Mark Spangler is accused of secretly investing clients' money in risky startups in which he or his business had an ownership interest.

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Criminal and civil charges have been filed against Mark F. Spangler, a Seattle-based investment adviser accused of defrauding clients by secretly investing their money into two risky startups in which he or his investment firm had an ownership interest.

A federal grand jury Thursday indicted Spangler on 23 criminal counts, including wire fraud, money laundering and investment-adviser fraud, according to the U.S. Attorney’s Office.

Parallel civil charges were filed by the Securities and Exchange Commission, which accuses him of funneling about $47.7 million of his client’s money into these private ventures, “despite representing that he would invest primarily in publicly traded securities,” according to an SEC news release.

Spangler’s attorney, Jon Zulauf, said in a statement: “Mark Spangler cooperated with the government’s investigation. He met with the government’s lawyers. He answered their questions. He provided all of the documentation they requested. We are disappointed that charges were filed. In the coming days, we will carefully review the charges and start to prepare an appropriate defense.”

Spangler, 57, who ran an investment firm called The Spangler Group, is a former chairman of the National Association of Personal Finance Advisors and had received the group’s Distinguished Service Award.

He had raised more than $56 million from his clients since 1998 for several private investment funds he managed, according to the SEC.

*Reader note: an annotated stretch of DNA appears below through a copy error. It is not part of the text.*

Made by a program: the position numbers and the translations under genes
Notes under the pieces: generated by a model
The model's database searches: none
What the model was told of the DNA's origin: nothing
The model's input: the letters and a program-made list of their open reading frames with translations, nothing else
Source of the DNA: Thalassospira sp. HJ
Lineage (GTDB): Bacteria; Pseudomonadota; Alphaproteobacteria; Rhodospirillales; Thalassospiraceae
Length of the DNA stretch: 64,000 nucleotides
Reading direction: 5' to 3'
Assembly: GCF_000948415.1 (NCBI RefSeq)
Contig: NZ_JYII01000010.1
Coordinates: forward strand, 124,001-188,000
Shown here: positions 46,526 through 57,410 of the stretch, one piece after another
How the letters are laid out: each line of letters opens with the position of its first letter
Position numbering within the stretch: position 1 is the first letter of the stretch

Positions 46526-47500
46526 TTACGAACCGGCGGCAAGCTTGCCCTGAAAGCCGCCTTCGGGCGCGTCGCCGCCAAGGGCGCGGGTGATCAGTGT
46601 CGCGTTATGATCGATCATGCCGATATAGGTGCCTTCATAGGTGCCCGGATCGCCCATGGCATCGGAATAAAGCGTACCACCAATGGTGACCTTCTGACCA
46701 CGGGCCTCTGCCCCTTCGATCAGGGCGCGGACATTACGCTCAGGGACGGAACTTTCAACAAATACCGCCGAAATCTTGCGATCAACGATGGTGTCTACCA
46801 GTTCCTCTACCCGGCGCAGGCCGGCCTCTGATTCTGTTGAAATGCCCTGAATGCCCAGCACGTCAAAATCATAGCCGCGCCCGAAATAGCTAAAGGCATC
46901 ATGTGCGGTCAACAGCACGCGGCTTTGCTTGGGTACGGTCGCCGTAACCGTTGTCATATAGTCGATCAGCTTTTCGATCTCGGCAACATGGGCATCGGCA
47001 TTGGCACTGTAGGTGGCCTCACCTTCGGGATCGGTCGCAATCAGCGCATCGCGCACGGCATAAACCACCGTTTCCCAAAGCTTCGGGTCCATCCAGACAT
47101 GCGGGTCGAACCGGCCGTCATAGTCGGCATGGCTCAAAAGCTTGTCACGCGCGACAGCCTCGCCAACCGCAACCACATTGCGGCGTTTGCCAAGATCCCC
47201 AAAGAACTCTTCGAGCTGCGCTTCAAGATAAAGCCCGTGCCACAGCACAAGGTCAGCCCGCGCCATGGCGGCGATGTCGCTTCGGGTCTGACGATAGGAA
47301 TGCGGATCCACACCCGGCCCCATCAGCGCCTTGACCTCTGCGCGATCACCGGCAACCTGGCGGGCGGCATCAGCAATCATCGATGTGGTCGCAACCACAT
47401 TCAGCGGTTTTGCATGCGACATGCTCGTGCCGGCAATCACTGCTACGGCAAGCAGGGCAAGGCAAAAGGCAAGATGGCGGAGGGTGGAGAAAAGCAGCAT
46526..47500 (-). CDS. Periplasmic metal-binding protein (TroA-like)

Beginning around 2003, the SEC alleges, Spangler and his firm began diverting his client’s money into two private technology companies he had created called TeraHop Networks and Tamarac.

Clients claimed Spangler put nearly $42 million of their money into TeraHop, an Atlanta-based company that made wireless devices used to monitor the location of physical assets and personnel in construction and other industries. TeraHop, for which Spangler served as chairman and CEO, failed last year.

Tamarac, headquartered in Seattle, provides software to financial planners. Spangler was its chairman until February 2011.

The SEC also alleges Spangler did not tell investors his firm collected fees for financial and operational support from Tamarac and TeraHop — money that had originally come from his investment clients.

That meant Spangler and his firm “secretly reaped $830,000 from the companies in addition to any management fees that TSG received from clients,” the SEC says.

Spangler apparently disclosed his diversion of client funds only after he placed his firm and the funds he managed into state court receivership in 2011.

The SEC is charging Spangler and his firm with violating the antifraud provisions of the Securities Exchange Act of 1934 and the Investment Advisers Act of 1940. The complaint seeks financial penalties and injunctive relief, among other things.

The U.S. Attorney’s Office said Spangler “not only failed to disclose to his investors that he was diverting significant amounts of their funds to TeraHop and Tamarac, but he also failed to disclose that he was involved in the management of these companies, had an ownership interest in Tamarac and was receiving payments from both companies.”

The indictment contains an order of forfeiture, which the U.S. Attorney’s Office said will be used to try to recover assets for the investors.

The maximum penalty for wire fraud is 20 years in prison, the maximum for money laundering is 10 years and the maximum for investment-adviser fraud is five years.

Information from The Seattle Times archives was used in this report. Janet I. Tu: 206-464-2272 or jtu@seattletimes.com. On Twitter @janettu.